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Vol. 70, No. 33

New opportunities open for women Marines in local ground unit

August 16, 2012

Call for close-air support




On June 1, Staff Sgt. Jennifer J. Martin checked into 2nd Low Altitude Air Defense Battalion, an air defense unit formerly comprised of only male Marines. As guided by the National Defense Authorization Act for fiscal year 2012, Commandant of the Marine Corps Gen. James F. Amos created opportunities for female Marines to serve roles in units traditionally closed to women, beginning in April of this year. “As I walked up to the front doors in my alpha’s to check in as one of the first female members of the unit, I didn’t know what to expect,” said Martin. Martin was one of two female Marines assigned billets at 2nd LAAD, along with Gunnery Sgt. Carolyn A. Dukes. When the order came down to send females to designated units, higher headquarters gathered all of the female staff noncommissioned officers and officers who were qualified for the billets and narrowed it down to 44 female Marines, said Martin. “I don’t know why I was chosen specifically,” said Martin. “After I realized I was selected from the pool of about 400 qualified NCOs and officers, I had a ‘wow’ moment. I could not believe I was one of only 44 Marines chosen.” Martin said she experienced the same nervousness and anxiety other Marines feel when checking into a new unit. “We all wonder what our new unit will be like, what job we will be doing and what the Marines will be like,” she said. “I was never worried about being a female, going to a low altitude air defense battalion.” Nixing the notion that any female Marine would be treated differently in his battalion, Sgt. Maj. Robert P. Palechek, the unit’s senior enlisted leader, said, “We understand what it means to be professional. The new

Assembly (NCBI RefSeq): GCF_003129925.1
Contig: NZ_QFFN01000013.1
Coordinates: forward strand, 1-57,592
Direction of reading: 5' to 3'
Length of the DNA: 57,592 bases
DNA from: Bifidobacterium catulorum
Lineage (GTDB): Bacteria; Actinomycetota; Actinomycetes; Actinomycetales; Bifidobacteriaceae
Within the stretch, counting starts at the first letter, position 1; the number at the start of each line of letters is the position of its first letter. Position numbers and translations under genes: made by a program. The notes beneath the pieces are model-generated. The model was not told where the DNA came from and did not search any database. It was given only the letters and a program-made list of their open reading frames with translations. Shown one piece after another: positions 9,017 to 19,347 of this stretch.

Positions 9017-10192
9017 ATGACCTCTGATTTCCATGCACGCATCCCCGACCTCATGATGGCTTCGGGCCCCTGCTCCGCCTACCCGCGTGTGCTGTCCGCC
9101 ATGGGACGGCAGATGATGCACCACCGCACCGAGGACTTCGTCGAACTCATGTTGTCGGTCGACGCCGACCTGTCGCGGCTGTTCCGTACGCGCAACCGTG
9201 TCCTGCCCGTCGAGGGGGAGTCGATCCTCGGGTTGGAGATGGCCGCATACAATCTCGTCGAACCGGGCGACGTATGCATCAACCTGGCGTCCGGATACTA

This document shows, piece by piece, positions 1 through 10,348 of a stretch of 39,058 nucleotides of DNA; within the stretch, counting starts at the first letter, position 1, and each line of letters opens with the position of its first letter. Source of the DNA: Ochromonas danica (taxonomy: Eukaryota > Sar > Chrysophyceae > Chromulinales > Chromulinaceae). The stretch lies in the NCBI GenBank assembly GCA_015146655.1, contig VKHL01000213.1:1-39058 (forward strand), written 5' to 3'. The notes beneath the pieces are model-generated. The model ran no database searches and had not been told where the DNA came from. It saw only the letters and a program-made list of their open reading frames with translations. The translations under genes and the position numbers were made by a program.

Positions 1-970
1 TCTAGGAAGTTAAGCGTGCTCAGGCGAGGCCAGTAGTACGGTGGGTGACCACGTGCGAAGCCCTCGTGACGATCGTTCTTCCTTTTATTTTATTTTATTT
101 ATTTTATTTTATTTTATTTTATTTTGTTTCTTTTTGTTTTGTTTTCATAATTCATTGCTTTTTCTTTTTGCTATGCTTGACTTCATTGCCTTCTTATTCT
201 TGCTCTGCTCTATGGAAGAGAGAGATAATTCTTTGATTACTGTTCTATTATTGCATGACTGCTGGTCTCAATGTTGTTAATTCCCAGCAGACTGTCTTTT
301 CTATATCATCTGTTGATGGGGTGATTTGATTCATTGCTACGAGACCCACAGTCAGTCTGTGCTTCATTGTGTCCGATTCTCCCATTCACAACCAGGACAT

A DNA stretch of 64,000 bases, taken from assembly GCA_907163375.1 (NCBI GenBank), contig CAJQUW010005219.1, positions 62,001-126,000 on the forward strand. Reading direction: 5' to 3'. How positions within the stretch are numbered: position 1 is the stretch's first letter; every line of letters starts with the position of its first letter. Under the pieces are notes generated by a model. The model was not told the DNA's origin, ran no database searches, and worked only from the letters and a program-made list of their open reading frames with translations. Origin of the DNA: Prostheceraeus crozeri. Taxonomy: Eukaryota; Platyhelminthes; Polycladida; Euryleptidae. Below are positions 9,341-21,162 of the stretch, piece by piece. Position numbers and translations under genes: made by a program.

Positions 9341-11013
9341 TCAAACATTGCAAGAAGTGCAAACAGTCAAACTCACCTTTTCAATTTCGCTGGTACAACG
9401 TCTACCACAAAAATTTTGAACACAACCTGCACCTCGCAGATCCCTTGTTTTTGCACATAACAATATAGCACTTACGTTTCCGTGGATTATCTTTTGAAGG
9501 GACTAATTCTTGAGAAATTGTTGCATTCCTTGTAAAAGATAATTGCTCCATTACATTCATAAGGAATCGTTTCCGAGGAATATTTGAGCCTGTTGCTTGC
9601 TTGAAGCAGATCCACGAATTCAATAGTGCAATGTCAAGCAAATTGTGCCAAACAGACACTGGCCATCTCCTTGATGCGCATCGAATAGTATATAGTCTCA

A UH-1N Huey flies en route to Camp Devil Dog, N.C., Aug. 9, to provide simulated air support for infantry Marines conducting training exercises. See Page A7 full story and photos.

Through the years Marine Olympians represent country LANCE CPL. SCOTT L. TOMASZYCKI @ ZYCKI_USMC


The Olympic torch was put out Sunday and the athletes started their journeys home. For some of them, that meant returning to military base and waiting for their next assignment or deployment. Since 1940, hundreds of service members and more than 80 Marines have called themselves Olympians. The Marine Corps has many athletic programs Marines can take advantage of and develop their skills in sport. World-class athletes share a lot in common with Marines, said Maj. Greg Burgess, the executive officer of Marine Air Support Squadron 1, and former Olympian. Burgess swam in the Olympics in 1992 and 1996, won a silver medal and then joined the Marine Corps in 1997. “You have to have a serious work ethic to do both, and that’s something that’s carried over into my Marine Corps career,” said Burgess. In terms of work ethic, Burgess spent about 27 hours every week training for swimming, six or seven days a week. He said it is his greatest takeaway from swimming and something he tries to pass down to his Marines. Work ethic is even more important for Ma-